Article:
And what about the Jewish and Muslim and other general non-Christmas-celebrating kids who already have to bite their tongues about the veracity of Santa Claus and listen for hours while their buddies make exhaustive lists of everything they want a fictitious man to bring them? Or the kids whose parents don't have money for presents at all, let alone a tree, let alone 25 days of elf magic?

Mostly, I'm less worried about the kids and more worried about their moms, the moms my age, who every year are expected to do more and more to make life wonderful for everyone around them. The mothers I know are already working, taking care of kids, smiling, and supporting their families. Now, they're looking at Pinterest boards or Instagram pages and feeling like they've failed at Christmas if they haven't fashioned a unique elf tableaux out of chocolate and iPads.

I have a relative, who shall remain nameless to protect her identity, for whom this Christmas magic is a huge struggle. The other day on Facebook she wrote:

As if having those dang elves recreate the Sistine Chapel with sidewalk chalk in your driveway was not enough to keep you busy, my 5 yr old just informed that "if you're good... everyone else's elves leave them treats."...well let me tell you this year our elves have already downgraded from doing cutesy poses with the Legos, to barely clinging onto the fan blades (yet again)... What happened to peace on earth???? Now my kids either think they haven't been good or that they foster a pair of antisocial sociopathic elves who don't give gifts. For real people... Can we dial this down a little bit??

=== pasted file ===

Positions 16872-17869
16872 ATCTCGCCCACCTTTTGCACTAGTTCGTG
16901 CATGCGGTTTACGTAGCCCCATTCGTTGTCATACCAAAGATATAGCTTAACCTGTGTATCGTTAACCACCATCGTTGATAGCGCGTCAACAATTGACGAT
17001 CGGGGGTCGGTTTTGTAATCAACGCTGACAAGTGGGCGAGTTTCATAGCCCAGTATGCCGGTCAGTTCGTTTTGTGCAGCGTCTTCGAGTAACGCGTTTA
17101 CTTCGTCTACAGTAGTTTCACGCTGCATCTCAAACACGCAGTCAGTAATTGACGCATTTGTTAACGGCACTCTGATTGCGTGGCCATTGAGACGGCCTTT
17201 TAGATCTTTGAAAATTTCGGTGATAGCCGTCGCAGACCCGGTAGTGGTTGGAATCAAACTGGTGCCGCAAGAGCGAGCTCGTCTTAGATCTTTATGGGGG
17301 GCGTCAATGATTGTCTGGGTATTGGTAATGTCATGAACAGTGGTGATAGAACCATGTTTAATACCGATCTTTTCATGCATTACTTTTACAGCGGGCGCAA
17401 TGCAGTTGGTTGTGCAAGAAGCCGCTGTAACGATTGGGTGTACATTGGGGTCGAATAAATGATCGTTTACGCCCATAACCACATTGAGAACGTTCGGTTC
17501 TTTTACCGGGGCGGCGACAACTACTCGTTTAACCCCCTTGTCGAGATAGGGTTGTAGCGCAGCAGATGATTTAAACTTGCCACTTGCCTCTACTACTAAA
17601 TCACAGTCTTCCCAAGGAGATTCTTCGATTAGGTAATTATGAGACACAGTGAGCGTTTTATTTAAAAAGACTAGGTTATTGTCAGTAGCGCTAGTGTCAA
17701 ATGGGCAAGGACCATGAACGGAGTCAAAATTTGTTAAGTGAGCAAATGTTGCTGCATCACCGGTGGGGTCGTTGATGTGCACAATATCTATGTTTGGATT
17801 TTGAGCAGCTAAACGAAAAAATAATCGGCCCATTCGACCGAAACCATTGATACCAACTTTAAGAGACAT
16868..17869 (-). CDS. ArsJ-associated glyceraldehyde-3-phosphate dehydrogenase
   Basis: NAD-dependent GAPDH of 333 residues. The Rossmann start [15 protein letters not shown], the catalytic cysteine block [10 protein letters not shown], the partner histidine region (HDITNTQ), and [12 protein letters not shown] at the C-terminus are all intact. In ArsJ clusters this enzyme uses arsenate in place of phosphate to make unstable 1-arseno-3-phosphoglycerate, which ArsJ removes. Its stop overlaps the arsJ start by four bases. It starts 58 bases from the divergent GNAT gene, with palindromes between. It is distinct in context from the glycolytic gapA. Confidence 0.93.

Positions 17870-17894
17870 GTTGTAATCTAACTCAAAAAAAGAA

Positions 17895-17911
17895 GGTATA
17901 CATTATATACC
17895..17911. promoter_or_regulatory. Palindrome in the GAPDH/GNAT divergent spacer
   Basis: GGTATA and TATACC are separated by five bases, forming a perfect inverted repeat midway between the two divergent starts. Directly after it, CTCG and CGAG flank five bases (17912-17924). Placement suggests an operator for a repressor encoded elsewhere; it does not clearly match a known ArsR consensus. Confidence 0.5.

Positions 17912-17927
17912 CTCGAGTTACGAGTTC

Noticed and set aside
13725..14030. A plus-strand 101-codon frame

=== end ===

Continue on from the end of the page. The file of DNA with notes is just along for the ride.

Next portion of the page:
Which she followed up with:

And let me qualify my last Scrooge post by saying that I really seriously don't care if your family has a "Welcome home Elfie" magic dinner with live reindeer every night of the whole entire year... Just please don't let your kids believe this is how the whole world operates! There are some simple kids like mine who still think it's Christmas magic because their mom has three days in a row off work and that they were allowed to have two juice boxes at the class party... #thiselfwillnotdefeatme

This woman is a good mom. She has two kids and a very serious job. She's killing it at the mom game in pretty much every respect. So why should she feel so inadequate about her elf skills? And why should her children be lead to believe they are somehow entitled to so much elf-iness? 

For lucky kids, Christmas has always been magical.

To me, magic was when I asked for Ninja Turtle slime, and my mom was like, "Absolutely no way ever, that is disgusting and toxic, and no no no" and then Santa brought me some.

So, dear moms (and dads, too): Christmas is Christmas. It's one day. Your kids are going to be happy no matter what you get them. If they aren't happy, then it's a good time for them to learn about disappointment, which will be part of being a human for their whole lives. Elves on the Shelves will not. (Hopefully.)

Let's stop Cold War-ing Christmas traditions and just let it be what it is: a Christian/Pagan winter light festival to stop us from killing ourselves from lack of sun, where we eat too much and spend time with crazy family members. Personally, I think that's enough.

How much do you trust the information in this article?

Lizzy Acker

Lizzy Acker is a fiction and non-fiction writer whose work has appeared on The Rumpus, Fanzine, Joyland and more as well as KQED Pop. Her first book, Monster Party, was published by Small Desk Press in December 2010. She was a Girl Scout for a really long time. She lives in San Francisco.